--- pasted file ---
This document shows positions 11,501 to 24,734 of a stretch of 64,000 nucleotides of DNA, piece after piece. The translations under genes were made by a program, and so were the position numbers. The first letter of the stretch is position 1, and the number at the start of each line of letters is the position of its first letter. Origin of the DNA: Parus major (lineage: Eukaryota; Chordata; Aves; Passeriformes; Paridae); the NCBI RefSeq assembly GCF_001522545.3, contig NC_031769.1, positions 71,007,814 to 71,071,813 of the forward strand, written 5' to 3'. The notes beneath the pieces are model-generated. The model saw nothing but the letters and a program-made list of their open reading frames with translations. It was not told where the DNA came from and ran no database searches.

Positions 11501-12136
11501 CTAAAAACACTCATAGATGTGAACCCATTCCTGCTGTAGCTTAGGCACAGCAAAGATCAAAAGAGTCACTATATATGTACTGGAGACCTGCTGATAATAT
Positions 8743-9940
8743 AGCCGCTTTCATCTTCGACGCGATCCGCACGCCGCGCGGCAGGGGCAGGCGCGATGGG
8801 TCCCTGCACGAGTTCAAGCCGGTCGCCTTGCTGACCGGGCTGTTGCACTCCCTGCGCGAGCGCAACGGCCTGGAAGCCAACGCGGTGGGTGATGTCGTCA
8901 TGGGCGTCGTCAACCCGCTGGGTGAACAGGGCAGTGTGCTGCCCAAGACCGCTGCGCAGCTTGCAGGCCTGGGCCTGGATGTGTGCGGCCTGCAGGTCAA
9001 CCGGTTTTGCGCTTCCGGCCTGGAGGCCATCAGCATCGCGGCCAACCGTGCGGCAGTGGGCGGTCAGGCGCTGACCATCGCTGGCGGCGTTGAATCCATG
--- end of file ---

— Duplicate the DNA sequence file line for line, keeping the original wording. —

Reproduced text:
This document shows positions 11,501 to 24,734 of a stretch of 64,000 nucleotides of DNA, piece after piece. The translations under genes were made by a program, and so were the position numbers. The first letter of the stretch is position 1, and the number at the start of each line of letters is the position of its first letter. Origin of the DNA: Parus major (lineage: Eukaryota; Chordata; Aves; Passeriformes; Paridae); the NCBI RefSeq assembly GCF_001522545.3, contig NC_031769.1, positions 71,007,814 to 71,071,813 of the forward strand, written 5' to 3'. The notes beneath the pieces are model-generated. The model saw nothing but the letters and a program-made list of their open reading frames with translations. It was not told where the DNA came from and ran no database searches.

Positions 11501-12136
11501 CTAAAAACACTCATAGATGTGAACCCATTCCTGCTGTAGCTTAGGCACAGCAAAGATCAAAAGAGTCACTATATATGTACTGGAGACCTGCTGATAATAT
Positions 8743-9940
8743 AGCCGCTTTCATCTTCGACGCGATCCGCACGCCGCGCGGCAGGGGCAGGCGCGATGGG
8801 TCCCTGCACGAGTTCAAGCCGGTCGCCTTGCTGACCGGGCTGTTGCACTCCCTGCGCGAGCGCAACGGCCTGGAAGCCAACGCGGTGGGTGATGTCGTCA
8901 TGGGCGTCGTCAACCCGCTGGGTGAACAGGGCAGTGTGCTGCCCAAGACCGCTGCGCAGCTTGCAGGCCTGGGCCTGGATGTGTGCGGCCTGCAGGTCAA
9001 CCGGTTTTGCGCTTCCGGCCTGGAGGCCATCAGCATCGCGGCCAACCGTGCGGCAGTGGGCGGTCAGGCGCTGACCATCGCTGGCGGCGTTGAATCCATG